Please ensure Javascript is enabled for purposes of website accessibility

Salisbury U. looking for a few good startups

With a $1 million grant from the Philip E. and Carol R. Ratcliffe Foundation creating a five-year program to fund promising startups, Salisbury University is striving to make its Franklin P. Perdue School of Business a household name.

“We were already in the business of startups and entrepreneurship,” said Salisbury President Janet Dudley-Eshbach. “This gives us the dollar support to build upon what we’ve already been doing.”

Dudley-Eshbach noted that Salisbury graduates created 38 startups in the past year, more than any other school in the University System of Maryland during that time.

The $1 million grant, announced in August, will provide as much as $200,000 per year for five years for students or recent graduates looking to create companies. Any student or recent graduate in Maryland, Delaware, Virginia, D.C., New York or New Jersey is eligible, and potential awards are determined by a board consisting of local business owners and Perdue School faculty.

For comparison, the Cupid’s Cup business competition for student-run businesses, run by the University of Maryland, College Park has a $70,000 prize pool, according to the event’s website.

Startups that earn Ratcliffe grant money will also be assigned a mentor, an already-successful entrepreneur who will guide them through the process of starting a business.

“The mentor relationship will be more valuable than the money,” said Bob Wood, dean of the Perdue School. “To have someone on the board that is successful. … I think that’s really the key to the whole thing.”

Entrepreneurial initiatives are nothing new to Maryland. Last year, the U.S. Chamber of Commerce ranked Maryland as the best state in the nation for entrepreneurship and innovation.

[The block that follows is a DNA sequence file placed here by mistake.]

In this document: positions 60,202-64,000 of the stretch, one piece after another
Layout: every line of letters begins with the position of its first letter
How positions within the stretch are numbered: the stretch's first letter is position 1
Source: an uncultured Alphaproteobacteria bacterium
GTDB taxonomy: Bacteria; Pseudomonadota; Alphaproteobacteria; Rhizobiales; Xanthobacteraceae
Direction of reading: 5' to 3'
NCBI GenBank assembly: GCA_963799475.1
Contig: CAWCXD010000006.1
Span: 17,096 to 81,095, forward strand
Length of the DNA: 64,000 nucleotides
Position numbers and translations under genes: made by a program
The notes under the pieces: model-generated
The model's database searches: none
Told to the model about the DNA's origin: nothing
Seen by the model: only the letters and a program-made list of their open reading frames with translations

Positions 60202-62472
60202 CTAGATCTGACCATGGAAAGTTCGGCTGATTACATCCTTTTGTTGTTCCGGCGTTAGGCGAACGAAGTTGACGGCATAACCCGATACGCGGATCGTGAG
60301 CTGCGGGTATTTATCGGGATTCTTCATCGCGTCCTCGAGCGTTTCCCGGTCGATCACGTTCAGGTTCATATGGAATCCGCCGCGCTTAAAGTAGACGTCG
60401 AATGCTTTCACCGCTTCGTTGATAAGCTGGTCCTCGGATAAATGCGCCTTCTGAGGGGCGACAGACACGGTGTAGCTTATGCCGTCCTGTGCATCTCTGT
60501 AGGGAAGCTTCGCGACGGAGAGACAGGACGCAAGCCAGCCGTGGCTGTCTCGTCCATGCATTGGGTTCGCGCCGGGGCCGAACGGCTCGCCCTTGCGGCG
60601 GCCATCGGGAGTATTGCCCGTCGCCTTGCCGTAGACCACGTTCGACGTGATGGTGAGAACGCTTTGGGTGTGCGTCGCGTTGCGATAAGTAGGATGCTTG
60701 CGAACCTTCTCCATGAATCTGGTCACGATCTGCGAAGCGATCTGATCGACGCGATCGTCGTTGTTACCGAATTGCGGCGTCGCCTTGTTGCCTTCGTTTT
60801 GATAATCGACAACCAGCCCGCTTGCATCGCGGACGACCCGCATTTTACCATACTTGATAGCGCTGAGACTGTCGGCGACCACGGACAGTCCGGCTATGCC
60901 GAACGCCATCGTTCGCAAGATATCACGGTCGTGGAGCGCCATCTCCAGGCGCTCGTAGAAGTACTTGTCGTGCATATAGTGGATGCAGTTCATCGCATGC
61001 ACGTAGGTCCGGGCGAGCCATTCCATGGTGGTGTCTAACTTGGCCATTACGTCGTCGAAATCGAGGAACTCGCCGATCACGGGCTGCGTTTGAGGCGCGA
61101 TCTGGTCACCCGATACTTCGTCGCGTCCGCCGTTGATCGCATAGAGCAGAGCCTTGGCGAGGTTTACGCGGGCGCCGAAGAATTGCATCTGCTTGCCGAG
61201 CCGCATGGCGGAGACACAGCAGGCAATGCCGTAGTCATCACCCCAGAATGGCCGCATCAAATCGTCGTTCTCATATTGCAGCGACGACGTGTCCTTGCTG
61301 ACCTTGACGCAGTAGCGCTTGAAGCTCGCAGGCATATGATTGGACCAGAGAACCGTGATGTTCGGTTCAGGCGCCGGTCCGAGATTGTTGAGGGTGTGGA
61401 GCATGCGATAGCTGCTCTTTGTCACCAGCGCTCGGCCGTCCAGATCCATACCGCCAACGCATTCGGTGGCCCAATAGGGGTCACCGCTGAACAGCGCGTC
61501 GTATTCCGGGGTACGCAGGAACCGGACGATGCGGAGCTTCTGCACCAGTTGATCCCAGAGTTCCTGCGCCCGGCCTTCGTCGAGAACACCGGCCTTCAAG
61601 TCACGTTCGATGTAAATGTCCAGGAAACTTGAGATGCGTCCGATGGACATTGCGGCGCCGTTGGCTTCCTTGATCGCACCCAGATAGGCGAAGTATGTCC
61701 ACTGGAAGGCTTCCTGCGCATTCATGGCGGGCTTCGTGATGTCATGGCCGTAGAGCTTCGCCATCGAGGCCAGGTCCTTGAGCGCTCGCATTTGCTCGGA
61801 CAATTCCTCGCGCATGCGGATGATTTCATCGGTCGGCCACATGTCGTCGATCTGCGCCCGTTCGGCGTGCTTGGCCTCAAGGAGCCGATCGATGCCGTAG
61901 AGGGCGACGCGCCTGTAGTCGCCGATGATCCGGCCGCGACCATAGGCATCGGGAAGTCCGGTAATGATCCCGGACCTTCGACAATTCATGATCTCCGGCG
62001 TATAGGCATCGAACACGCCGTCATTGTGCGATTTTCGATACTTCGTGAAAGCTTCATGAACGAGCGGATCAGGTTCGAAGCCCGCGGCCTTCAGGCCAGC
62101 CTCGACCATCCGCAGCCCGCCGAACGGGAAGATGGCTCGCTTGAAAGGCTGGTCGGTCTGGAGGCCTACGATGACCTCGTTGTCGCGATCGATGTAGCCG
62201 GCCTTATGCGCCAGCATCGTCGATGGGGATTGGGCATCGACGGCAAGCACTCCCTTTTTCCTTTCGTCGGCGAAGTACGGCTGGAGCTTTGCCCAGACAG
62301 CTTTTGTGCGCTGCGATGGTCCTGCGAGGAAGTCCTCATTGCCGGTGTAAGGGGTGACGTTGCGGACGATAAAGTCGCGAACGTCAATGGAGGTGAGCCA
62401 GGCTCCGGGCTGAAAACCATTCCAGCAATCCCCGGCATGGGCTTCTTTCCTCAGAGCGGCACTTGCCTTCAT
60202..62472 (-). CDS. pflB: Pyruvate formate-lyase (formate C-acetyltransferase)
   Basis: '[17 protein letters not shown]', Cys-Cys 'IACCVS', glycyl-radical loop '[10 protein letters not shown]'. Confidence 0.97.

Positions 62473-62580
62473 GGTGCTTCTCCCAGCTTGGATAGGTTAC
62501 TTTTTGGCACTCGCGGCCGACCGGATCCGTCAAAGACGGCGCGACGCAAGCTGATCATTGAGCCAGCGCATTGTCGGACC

Bruce Rogers, president and CEO of the Sherwood of Salisbury car dealerships and a Perdue board member, said entrepreneurship is particularly strong on the Eastern Shore. There, the high quality of life has convinced residents that they could live and make a difference in a “beautiful” community.

“I want our Salisbury grads to stay in Maryland,” said Dudley-Eshbach, adding that the program would tend to favor startups that created jobs over individual positions. The foundation would like to see each startup employ at least five people.

Rogers added that businesses that had already started operating and had a “proven track record” would be more likely to earn grant money, citing an example of a student-run business selling healthy milkshakes that already has multiple employees and two locations.

Jim Wright, a co-trustee of the Ratcliffe Foundation, said the relatively young foundation was seeking new ways to encourage entrepreneurship when it heard of the Perdue School’s existing entrepreneurship programs. He said the grant could help the local economy, not necessarily by looking to sponsor “the next Apple,” but to support new small businesses.

Dudley-Eshbach said while Salisbury’s reputation for innovation is growing, it has had to overcome the long shadow cast by larger schools like the University of Maryland. She said that one of the reasons the school lends itself toward entrepreneurial training is the fact that it fundraises heavily.

“We, ourselves, are entrepreneurs,” she said.

This is not the first time the Baltimore-based Ratcliffe Foundation has donated money to a Maryland school; the University of Baltimore received a $550,000 grant to create a Ratcliffe Fellows Program for students looking to create new businesses, and Anne Arundel Community College awards multiple scholarships as part of its Ratcliffe Scholars program.